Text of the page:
Live by the “free” market, die by the “free” market. People like the show’s host had no problem with the casino when only the whales were allowed to gamble, but they get butthurt the minute the hoi polloi pool their money and start placing bets.
He sounds like such an idiot.
And mega whiney too.
He’s one of those “journalists” who thinks that just because he covers ultra-wealthy people and corporations that their interests are his interests. He may make a good salary, but at the end of the day he’s as much a member of George Carlin’s “big club” as any of us are: not at all.
The reason that this courtier is so discomfited and struggling is not only because the same neoliberal bromides he parrots day after day are being turned against him, but because the person doing it is a member of the club he fancies himself part of.
1%'er tears, delish.
I can tell from context they’re arguing about class war, but the specific mechanisms they’re discussing sound like gibberish to me. Is there an annotated version of this, for people who don’t know the first thing about day trading?
Yeah I don’t know if it’s right or wrong but it sure feels good to watch hedge fund shorts eat their shorts.
The host (Scott Wapner, no relation to the judge) is claiming that the reddit gang’s actions exposed a flaw in the markets for publicly traded stocks. The venture capitalist he’s interviewing (Palihapitiya) says that the flaw in the system was there before, namely the ability for Melvin Capital to do “naked” short selling* and destroy reasonable businesses in the process of making risky bets.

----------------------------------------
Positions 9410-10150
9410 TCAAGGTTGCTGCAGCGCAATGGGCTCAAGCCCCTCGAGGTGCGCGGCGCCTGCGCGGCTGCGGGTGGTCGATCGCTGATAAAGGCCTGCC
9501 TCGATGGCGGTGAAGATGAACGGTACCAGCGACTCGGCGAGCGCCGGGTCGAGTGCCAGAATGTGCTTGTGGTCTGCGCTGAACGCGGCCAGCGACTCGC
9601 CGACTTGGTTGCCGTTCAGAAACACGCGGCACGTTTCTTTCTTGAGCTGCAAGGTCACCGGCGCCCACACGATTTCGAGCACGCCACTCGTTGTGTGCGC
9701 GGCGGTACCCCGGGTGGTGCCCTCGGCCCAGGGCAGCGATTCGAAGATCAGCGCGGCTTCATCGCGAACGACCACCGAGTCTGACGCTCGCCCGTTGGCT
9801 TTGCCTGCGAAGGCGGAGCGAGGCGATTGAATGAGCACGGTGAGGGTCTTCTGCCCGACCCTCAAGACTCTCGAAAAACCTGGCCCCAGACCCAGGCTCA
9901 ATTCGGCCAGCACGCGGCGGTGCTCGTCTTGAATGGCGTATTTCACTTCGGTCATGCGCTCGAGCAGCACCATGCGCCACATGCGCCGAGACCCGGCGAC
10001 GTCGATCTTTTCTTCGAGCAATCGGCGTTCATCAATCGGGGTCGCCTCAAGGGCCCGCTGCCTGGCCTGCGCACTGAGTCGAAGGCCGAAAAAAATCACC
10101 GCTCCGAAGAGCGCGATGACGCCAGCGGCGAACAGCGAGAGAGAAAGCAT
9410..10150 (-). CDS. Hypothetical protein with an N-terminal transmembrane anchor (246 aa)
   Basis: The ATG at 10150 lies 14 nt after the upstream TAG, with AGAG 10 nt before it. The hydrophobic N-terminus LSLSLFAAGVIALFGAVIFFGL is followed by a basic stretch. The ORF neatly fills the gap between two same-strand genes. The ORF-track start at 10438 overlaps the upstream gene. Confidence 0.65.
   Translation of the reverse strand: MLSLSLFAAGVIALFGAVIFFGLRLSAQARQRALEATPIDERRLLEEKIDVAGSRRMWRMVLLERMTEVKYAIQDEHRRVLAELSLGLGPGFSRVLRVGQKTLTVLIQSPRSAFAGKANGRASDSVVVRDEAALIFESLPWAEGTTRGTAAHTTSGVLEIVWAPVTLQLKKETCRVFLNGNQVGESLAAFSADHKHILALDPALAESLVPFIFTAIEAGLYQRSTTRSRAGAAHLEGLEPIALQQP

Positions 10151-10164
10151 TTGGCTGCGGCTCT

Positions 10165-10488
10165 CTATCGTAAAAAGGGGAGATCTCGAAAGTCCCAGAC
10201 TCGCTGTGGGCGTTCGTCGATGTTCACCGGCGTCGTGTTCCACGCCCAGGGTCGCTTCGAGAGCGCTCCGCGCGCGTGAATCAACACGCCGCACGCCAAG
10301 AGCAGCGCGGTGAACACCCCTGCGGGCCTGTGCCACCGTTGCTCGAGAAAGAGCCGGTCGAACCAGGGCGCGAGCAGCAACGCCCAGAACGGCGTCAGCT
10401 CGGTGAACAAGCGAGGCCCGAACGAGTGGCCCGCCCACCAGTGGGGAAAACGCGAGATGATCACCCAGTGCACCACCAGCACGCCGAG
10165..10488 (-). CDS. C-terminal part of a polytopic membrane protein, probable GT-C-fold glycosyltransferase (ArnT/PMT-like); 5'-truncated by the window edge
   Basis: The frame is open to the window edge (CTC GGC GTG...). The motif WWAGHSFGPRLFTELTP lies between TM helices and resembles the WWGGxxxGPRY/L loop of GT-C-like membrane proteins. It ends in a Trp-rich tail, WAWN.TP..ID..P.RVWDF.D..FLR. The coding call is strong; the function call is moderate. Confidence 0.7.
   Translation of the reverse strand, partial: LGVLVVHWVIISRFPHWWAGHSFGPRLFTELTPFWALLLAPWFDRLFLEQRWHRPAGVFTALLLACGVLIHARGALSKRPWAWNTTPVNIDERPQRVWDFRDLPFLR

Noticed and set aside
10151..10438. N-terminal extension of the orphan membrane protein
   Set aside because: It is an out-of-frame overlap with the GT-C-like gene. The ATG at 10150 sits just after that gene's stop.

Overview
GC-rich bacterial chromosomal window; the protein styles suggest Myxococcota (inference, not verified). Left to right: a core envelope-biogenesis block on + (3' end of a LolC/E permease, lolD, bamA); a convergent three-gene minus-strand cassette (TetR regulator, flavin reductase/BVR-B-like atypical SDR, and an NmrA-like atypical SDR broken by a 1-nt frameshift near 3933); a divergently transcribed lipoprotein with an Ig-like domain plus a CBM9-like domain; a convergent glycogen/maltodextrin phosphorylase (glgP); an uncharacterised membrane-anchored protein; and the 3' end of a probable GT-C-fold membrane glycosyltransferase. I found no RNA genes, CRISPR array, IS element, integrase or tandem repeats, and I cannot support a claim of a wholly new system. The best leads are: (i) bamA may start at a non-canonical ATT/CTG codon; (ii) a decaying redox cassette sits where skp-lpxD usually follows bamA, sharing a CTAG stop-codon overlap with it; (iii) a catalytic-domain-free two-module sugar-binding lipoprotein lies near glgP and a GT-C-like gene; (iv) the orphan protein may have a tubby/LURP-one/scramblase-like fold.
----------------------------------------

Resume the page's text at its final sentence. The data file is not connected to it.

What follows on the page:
The outraged host says that real investing in a company is based on examing a company’s “fundamentals” (e.g. price-to-earnings ratio, year-on-year performance, growth potential, etc.). The VC says that, no matter how much research one does, it’s really all ultimately the opinions of participants in the market (e.g. Tesla stock’s value appreciating 1000% in a few months) and that the actual value at any given time, now or in the future, is unknowable.
The host sputters about Tesla having more potential than GameStop, and the VC basically says "every investor – large or small – is allowed to make his own decision about the value of a company because that’s how the market works (unsaid: “you boob”). He adds that if an investor makes a decision that doesn’t pan out – for any reason – he shouldn’t get bailed out, because that’s also how the (supposedly) free market works.
The host can’t argue with this, so he grinds his gears and then asks if the short-sellers actually made a bad decision re: GameStop, goes back to talking about “the fundamentals” and complains that GameStop is just going up because of “momentum” (i.e. all the reddit tr0lls piling on and driving the price higher). The VC comes back saying “why is that so bad when you’re cool with automated/algorithmic trading by the Wall Street Big Boys that does exactly the same thing?”
[* described in earlier topics here. Basically, a very risky and debt-driven bet that a public company’s stock value will go down]
In college, I had a professor who would often say, “If you want to make money on the stock market, don’t study finance; study psychology.” I should have taken them up on that…
how about have a lot of money and connections. those seem to be the real measure of how to make money on the markets.